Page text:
Shade Coffee for Wildlife
Moca, Guaba, Guamá y Capa Prieto para restaurar fincas en Yauco y Maricao.
A total of 6,600 native trees will be planted within 291 acres of coffee, oranges and banana plantations in the Yauco and Maricao Mountains of Puerto Rico. On April 25 and April 27, 2011, the US Fish and Wildlife Service (USFWS), Natural Resources Conservation Service (NRCS), Envirosurvey Inc. and the Puerto Rico Department of Natural and Environmental Resources (DNER) delivered 6,600 native trees of moca, guaba, guamá and capa prieto, to 16 farmers that will restore and conserve habitat for wildlife. These multicrop farms need the shade producing trees to protect their crops from wind damage and minimize soil erosion. Farmers that participate in this project are committing to long term conservation as they agree to maintain the native trees planted for at least 10 years. Their agreements with federal agencies include several practices that will provide food and shelter for migratory birds and other species including pollinator like bees. Restoration work in Maricao will benefit the Elfin-woods Warbler, a vulnerable species.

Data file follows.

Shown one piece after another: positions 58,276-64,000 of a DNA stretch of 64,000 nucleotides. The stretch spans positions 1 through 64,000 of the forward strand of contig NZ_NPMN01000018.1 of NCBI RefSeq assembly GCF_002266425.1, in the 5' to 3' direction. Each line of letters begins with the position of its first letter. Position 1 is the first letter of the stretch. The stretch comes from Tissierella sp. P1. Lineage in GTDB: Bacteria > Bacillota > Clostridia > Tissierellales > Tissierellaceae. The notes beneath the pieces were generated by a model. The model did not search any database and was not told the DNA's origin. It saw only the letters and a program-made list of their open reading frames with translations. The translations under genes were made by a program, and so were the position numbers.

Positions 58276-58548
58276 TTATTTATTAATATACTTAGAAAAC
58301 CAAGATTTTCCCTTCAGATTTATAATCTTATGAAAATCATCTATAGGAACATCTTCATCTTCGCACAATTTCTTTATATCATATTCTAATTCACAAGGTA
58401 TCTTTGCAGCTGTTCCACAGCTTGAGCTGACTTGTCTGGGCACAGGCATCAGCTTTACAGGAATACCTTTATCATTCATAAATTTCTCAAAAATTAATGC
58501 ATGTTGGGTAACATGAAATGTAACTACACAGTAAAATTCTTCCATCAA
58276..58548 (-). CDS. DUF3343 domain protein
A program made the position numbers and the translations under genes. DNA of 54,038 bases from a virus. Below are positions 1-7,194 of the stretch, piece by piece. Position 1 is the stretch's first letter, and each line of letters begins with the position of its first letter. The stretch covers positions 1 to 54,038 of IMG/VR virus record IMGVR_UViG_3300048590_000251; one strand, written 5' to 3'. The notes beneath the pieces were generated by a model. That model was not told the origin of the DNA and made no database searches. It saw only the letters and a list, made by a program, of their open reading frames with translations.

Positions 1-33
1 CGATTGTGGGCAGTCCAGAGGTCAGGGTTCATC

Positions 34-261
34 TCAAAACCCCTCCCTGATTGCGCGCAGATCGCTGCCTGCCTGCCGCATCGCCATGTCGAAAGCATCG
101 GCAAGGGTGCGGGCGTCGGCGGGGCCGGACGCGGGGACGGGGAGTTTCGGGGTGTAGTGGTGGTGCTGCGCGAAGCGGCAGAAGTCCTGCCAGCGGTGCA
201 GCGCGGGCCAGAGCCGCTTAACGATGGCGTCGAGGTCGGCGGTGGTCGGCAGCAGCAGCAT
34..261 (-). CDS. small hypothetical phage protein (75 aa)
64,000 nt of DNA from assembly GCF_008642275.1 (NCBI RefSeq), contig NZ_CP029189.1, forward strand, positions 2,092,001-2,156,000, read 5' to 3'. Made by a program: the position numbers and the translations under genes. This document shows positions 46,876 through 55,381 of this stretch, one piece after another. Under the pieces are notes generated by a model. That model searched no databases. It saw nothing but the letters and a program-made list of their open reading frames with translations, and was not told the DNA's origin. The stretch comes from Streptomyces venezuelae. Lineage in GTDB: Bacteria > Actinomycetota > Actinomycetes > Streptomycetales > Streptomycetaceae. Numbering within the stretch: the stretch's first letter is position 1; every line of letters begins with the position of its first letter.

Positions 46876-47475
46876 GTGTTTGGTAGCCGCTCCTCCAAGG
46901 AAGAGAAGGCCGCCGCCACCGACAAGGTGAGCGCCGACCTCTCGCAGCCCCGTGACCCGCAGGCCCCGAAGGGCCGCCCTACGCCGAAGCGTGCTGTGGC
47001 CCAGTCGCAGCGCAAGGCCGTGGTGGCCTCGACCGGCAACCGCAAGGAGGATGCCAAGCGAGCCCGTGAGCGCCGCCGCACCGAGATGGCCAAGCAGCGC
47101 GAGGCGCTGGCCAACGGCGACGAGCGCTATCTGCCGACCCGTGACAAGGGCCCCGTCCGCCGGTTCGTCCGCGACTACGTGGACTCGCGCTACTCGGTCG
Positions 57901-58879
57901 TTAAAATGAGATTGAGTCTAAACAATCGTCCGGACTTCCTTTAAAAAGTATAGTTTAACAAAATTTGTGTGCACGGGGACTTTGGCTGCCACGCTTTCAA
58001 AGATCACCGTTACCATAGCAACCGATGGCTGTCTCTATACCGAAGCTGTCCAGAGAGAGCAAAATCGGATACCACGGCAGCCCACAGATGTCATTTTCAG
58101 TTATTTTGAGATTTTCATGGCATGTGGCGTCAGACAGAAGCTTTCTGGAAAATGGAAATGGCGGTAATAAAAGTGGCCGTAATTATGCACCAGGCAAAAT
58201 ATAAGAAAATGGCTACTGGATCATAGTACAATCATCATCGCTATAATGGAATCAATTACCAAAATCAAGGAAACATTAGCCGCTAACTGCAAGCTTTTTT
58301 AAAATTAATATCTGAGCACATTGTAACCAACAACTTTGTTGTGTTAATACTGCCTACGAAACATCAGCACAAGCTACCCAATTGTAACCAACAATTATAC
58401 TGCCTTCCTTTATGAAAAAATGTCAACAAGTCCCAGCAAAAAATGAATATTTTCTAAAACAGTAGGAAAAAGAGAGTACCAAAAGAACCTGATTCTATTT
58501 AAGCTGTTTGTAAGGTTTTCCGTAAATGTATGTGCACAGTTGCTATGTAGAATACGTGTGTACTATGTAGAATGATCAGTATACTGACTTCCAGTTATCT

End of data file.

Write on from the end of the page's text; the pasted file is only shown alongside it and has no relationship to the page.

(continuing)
NRCS, will provide economic incentives for 11 farms, and the USFWS will provide economic incentives for the remaining eight. The USFWS is responsible for providing all the trees needed to implement the project. Farmers will receive and plant more native trees within the next two years.
¿Where do these trees come from?
These trees are produced by farmers that collect wild seeds from private lands. Collecting seeds from public forest lands is prohibited by law. Envirosurvey is a nonprofit organization contracted by the USFWS and they subcontract farmers like Fidencio Sánchez and Juan Polanco to collect seeds and produce the trees.
Facts at a glance:
291 acres, 300 cuerdas
6,600 native tres: Guamá, Moca, Guaba, Capa Prieto